When I left the Vietnam battlefield for what I thought at the time was forever, I didn’t bring very much of the Vietnamese culture with me, largely because that culture had been kept from us. I know now that it was kept from us because it is a rich and very old culture, and it was kept from us in order to keep us from seeing the Vietnamese as real people, at least the Vietnamese who fought on the side of the North, which in turn made it easier to kill them. I didn’t bring much Vietnamese culture back with me after the war, but I brought a love for what I thought was a beautiful green paradise of a country, whose people seemed sweet and kind and generous of spirit. I brought back, too, a sack full of sorrows, and a lack of trust in my government. I also came back with a real taste for nước mắm.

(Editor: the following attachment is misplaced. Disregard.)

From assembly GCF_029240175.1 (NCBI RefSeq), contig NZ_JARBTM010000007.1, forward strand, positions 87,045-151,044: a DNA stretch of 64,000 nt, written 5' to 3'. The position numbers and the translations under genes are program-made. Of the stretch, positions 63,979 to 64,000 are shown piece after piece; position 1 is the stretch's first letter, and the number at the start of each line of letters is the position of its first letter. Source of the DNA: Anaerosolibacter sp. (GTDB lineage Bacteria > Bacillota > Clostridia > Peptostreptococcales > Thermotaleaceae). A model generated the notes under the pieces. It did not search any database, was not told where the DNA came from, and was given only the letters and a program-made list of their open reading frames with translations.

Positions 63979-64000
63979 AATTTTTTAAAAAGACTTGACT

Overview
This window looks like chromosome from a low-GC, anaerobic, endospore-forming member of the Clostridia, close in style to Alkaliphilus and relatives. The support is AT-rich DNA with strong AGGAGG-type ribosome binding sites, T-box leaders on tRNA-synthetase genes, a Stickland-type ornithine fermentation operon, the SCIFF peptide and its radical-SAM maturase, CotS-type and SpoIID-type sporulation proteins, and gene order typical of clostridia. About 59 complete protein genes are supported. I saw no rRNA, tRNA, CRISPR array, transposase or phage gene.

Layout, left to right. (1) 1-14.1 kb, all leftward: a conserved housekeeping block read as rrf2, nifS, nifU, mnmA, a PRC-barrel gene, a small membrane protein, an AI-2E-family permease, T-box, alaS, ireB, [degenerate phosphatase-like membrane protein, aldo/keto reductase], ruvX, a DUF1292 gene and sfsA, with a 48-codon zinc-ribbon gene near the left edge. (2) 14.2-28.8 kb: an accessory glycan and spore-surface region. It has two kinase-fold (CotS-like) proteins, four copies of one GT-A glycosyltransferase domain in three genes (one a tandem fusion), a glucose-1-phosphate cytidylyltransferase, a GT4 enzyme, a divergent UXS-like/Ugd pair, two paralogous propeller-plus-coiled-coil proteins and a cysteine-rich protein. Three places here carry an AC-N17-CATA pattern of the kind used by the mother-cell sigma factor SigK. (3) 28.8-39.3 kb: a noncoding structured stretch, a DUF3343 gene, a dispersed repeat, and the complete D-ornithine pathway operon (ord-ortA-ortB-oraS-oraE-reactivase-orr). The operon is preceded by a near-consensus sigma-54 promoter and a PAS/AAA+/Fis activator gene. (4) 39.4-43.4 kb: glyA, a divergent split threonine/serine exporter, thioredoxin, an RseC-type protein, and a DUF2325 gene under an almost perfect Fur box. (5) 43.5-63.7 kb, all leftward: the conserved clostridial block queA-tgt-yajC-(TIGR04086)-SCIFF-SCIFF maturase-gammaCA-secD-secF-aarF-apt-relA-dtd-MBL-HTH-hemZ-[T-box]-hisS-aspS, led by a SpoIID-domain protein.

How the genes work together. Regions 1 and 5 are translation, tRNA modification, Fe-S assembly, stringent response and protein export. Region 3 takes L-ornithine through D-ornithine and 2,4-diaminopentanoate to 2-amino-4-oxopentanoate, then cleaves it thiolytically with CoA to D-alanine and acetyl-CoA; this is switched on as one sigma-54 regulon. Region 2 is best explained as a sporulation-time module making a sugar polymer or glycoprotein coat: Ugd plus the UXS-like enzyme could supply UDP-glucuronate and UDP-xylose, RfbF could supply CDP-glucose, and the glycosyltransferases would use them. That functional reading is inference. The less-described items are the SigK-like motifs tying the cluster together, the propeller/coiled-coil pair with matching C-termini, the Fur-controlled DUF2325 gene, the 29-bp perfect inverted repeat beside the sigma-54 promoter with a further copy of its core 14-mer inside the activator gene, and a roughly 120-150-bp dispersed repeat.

In Lorain, Ohio, the steel mill town of my childhood and adolescence, there was no nước mắm to be found in December of 1968. There wasn’t any in Cleveland either and no Vietnamese restaurants or shops or markets that sold Vietnamese food; not even any Vietnamese in the surrounding area yet.
At home on leave from the war I used to stare out of the windows of my father’s house and watch the yards fill up with snow and know that no one was hiding in the trees who wanted to kill me. I felt safe but I missed Vietnam as well, something I never could have said to my fellow soldiers or even to my own family; they would have thought something was wrong with me, that the war had made me lose my mind, so I kept it to myself. And as the weeks and months passed by me like debris on a river, I was lost in some kind of reverie I couldn’t name. I was not the person I had been a year earlier; I had left part of my soul back in Vietnam.